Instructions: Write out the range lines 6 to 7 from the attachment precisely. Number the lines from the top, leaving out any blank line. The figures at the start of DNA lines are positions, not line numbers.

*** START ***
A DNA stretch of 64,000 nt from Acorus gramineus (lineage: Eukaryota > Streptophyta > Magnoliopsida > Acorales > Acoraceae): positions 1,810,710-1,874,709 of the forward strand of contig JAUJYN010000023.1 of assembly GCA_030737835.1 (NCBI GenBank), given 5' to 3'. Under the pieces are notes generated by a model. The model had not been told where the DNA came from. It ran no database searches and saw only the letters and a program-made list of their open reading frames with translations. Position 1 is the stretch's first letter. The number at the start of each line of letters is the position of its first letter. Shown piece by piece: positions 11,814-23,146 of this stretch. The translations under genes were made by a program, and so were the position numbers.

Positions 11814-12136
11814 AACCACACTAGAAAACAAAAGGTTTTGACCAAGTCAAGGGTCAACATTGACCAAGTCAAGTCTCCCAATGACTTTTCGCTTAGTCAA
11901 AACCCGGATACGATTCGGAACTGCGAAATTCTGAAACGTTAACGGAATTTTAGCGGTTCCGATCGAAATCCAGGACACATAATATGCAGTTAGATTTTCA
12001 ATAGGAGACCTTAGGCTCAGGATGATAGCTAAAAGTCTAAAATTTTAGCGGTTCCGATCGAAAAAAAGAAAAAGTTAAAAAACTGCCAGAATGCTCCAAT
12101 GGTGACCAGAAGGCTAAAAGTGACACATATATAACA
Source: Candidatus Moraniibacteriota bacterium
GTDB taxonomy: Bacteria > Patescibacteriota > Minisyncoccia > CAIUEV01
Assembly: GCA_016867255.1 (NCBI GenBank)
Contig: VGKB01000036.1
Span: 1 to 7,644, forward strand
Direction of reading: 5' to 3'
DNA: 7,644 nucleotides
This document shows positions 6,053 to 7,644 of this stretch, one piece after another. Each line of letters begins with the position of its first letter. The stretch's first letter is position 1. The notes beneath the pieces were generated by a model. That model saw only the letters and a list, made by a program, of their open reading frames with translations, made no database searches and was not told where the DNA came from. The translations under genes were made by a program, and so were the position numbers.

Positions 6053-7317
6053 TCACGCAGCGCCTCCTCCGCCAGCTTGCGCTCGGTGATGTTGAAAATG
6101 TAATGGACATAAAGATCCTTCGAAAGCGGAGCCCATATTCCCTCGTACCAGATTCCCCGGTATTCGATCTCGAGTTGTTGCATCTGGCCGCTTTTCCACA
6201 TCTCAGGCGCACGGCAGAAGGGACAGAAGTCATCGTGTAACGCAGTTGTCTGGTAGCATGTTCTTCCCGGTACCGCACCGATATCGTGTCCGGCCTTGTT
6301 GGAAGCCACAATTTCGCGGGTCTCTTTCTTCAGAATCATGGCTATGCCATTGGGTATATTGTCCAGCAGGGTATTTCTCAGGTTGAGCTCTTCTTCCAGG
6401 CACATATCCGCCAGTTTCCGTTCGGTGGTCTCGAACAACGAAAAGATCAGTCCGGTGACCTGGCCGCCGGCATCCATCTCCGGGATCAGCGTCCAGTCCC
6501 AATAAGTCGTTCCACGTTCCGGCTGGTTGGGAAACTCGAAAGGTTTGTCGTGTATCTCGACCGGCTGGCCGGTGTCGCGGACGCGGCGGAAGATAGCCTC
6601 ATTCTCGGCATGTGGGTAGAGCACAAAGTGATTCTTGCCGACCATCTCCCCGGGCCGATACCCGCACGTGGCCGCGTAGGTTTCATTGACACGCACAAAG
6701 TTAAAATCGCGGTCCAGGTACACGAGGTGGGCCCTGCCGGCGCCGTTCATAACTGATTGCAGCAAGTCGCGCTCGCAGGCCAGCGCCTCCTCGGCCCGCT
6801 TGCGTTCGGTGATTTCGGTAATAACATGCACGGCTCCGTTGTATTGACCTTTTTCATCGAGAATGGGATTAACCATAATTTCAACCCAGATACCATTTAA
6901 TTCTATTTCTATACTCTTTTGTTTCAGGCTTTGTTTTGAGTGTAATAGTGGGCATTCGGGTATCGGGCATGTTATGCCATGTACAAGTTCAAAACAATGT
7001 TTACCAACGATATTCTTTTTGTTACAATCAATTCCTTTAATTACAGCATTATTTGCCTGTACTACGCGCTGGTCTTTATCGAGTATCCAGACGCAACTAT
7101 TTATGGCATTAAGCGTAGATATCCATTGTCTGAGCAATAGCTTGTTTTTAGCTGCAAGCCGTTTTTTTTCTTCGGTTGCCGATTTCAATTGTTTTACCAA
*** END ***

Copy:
12101 GGTGACCAGAAGGCTAAAAGTGACACATATATAACA
Source: Candidatus Moraniibacteriota bacterium